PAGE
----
News of NBA lockout hits China

Yao Ming #11 of the Houston Rockets looks on during their opening night game against the Los Angeles Lakers .

Jeremy Hobson: Now to the NBA, which is cancelling the first two weeks of the season, after players and owners
failed to reach a new labor agreement. And Commissioner David Stern says more games could be cancelled because negotiations aren't going anywhere right now.

David Stern: I think it's fair to say that we established the positions of the parties with complete certainty of where each stood, and we remain really very, very far apart on virtually all issues.

Well, one place where the NBA news has had a full day to filter out, is China where the NBA is quite popular. And it's where we find our China bureau chief Rob Schmitz. Hi Rob.

Rob Schmitz: Hey Jeremy.

Hobson: So first of all, sounds like some of these NBA players -- who are not going to be able to play for the first two weeks of the season -- are gonna be spending some quality time in China?

Schmitz: Yeah, that's right. If you're a Denver Nuggets fan, you've just lost three players to China. Wilson Chandler, JR Smith, and Kenyon Martin all signed deals with Chinese teams. I know you're on Twitter, Jeremy -- make sure to check out the Twitter feed for Wilson Chandler, who's playing for a team in the city of Hangzhou. It's just this hilarious feed of his first impressions of living in China. He was complaining about not having Facebook the other day.

But apart from the entertainment value, this is evidence that the Chinese league is one to be reckoned with -- it can now afford to pay players millions of dollars, it's poaching NBA players, and it's making the viewing experience for Chinese fans much better.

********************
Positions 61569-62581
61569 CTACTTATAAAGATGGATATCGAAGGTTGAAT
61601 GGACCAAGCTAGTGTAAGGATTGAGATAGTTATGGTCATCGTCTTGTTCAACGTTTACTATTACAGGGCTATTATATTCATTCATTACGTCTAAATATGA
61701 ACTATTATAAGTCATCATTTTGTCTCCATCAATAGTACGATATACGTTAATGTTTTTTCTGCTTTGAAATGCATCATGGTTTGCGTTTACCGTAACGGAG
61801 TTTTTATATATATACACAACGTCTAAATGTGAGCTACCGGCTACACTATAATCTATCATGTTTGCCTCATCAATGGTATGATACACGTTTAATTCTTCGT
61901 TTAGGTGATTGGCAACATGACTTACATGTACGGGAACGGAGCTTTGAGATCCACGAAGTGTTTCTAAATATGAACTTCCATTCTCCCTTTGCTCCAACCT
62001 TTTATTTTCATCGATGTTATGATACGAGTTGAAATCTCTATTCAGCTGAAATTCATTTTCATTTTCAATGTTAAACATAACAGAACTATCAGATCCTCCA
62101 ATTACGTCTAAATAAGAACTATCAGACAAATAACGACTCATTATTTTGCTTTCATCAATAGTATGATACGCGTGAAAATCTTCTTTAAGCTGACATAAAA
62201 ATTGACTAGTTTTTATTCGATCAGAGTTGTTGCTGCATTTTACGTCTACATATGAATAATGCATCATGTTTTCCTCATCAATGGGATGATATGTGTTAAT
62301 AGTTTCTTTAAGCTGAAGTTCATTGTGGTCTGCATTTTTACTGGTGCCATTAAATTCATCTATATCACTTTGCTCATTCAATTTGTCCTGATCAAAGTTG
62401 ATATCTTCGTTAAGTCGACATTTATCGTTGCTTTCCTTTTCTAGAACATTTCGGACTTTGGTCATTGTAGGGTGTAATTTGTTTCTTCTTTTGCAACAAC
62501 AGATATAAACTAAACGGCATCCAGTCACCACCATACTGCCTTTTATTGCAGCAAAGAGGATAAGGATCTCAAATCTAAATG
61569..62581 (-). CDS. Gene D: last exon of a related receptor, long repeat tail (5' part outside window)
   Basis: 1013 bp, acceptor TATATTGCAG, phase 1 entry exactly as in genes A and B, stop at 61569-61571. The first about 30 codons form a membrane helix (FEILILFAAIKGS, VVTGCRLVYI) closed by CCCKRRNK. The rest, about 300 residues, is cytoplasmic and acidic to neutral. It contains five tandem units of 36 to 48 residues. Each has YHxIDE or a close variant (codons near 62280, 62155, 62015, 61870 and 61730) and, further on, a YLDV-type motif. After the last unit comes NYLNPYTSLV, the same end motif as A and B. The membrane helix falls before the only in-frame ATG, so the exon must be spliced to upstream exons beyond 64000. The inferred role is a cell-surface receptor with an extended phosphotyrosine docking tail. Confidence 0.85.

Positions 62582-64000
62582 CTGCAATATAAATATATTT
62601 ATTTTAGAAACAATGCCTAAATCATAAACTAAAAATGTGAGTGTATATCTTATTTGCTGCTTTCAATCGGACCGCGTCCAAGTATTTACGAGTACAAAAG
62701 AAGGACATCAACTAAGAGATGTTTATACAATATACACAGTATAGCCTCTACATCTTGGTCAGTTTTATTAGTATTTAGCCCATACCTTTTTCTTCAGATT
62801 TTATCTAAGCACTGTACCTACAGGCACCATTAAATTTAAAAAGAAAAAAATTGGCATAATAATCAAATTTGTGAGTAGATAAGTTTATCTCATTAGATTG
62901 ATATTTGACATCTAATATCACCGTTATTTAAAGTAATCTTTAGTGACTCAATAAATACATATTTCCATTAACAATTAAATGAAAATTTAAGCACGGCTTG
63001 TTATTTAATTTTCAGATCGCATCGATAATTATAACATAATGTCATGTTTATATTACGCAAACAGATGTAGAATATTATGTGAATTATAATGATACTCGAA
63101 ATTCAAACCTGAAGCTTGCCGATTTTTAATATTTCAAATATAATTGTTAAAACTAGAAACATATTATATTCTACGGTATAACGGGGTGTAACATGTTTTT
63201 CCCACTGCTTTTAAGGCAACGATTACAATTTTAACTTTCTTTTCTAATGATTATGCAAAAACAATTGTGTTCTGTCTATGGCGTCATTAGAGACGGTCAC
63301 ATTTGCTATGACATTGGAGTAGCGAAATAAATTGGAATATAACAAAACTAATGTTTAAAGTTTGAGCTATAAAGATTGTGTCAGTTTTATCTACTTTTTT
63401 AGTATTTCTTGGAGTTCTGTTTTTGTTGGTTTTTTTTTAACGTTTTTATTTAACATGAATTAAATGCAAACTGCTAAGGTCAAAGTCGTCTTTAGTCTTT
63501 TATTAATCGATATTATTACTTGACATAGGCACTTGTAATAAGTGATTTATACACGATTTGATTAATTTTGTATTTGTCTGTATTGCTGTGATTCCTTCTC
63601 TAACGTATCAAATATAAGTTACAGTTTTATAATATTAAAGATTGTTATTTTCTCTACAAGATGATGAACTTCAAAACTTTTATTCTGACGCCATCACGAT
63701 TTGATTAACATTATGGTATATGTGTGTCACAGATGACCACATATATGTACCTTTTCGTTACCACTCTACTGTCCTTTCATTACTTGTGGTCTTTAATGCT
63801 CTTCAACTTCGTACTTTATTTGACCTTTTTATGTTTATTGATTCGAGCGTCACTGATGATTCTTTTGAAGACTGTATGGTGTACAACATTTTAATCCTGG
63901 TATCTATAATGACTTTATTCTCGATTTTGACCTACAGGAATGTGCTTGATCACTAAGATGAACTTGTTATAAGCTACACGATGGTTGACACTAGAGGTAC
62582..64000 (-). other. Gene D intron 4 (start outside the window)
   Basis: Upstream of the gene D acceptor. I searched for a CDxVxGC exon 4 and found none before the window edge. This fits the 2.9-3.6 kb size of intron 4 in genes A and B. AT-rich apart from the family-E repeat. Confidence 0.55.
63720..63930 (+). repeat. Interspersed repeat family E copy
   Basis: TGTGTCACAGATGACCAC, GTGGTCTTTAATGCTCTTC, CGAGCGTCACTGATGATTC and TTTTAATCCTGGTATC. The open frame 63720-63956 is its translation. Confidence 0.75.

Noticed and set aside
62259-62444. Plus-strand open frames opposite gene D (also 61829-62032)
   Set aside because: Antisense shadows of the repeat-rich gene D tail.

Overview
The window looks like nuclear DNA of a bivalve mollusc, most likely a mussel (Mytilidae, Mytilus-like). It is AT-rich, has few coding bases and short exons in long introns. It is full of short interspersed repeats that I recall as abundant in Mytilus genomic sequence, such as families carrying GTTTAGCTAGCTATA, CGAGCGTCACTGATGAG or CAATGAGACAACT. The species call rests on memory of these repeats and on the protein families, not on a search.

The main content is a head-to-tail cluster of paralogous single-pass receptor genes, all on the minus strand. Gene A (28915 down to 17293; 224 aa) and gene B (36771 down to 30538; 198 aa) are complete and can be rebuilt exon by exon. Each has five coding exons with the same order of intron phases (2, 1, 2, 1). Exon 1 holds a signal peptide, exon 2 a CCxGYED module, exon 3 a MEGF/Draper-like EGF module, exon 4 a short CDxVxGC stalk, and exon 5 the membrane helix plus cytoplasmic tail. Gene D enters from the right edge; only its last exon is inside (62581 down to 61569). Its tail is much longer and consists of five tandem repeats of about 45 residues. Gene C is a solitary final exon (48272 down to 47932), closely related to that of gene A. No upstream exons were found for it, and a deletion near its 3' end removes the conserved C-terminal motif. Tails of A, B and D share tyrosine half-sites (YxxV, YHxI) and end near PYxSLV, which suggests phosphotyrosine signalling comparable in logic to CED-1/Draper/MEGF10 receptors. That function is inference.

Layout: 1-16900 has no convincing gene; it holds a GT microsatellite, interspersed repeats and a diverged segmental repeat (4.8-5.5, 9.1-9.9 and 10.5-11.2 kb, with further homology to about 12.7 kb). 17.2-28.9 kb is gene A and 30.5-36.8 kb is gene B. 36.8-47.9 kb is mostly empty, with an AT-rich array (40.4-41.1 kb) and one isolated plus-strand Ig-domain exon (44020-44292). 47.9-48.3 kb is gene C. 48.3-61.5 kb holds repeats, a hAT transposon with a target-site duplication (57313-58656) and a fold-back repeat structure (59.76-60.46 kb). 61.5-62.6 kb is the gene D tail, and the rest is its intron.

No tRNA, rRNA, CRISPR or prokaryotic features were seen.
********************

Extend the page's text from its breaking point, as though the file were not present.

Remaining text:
Hobson: Okay, so some players are going to be doing a little work in China to make up for this, but what about the fans over there? I know there's a big fan base for the NBA in China.

Schmitz: Yeah, there is, and I think a lot of fans are disappointed. One fan blogged that the entire NBA should just move to China to avoid the standstill. But other fans have said they'll just watch the Chinese league. Yao Ming's not playing anymore -- he actually owns the Shanghai Sharks team -- so why not? And who knows? Maybe this big China market the NBA is after will get hooked on their own league.

Hobson: Marketplace's Rob Schmitz in Shanghai, where the news has already gotten out about the NBA cancellation of the first two weeks of the season. We'll see, Rob, as people start to wake up in this country, how the reaction is over here. Thanks so much for talking with us.

Schmitz: Thanks Jeremy.

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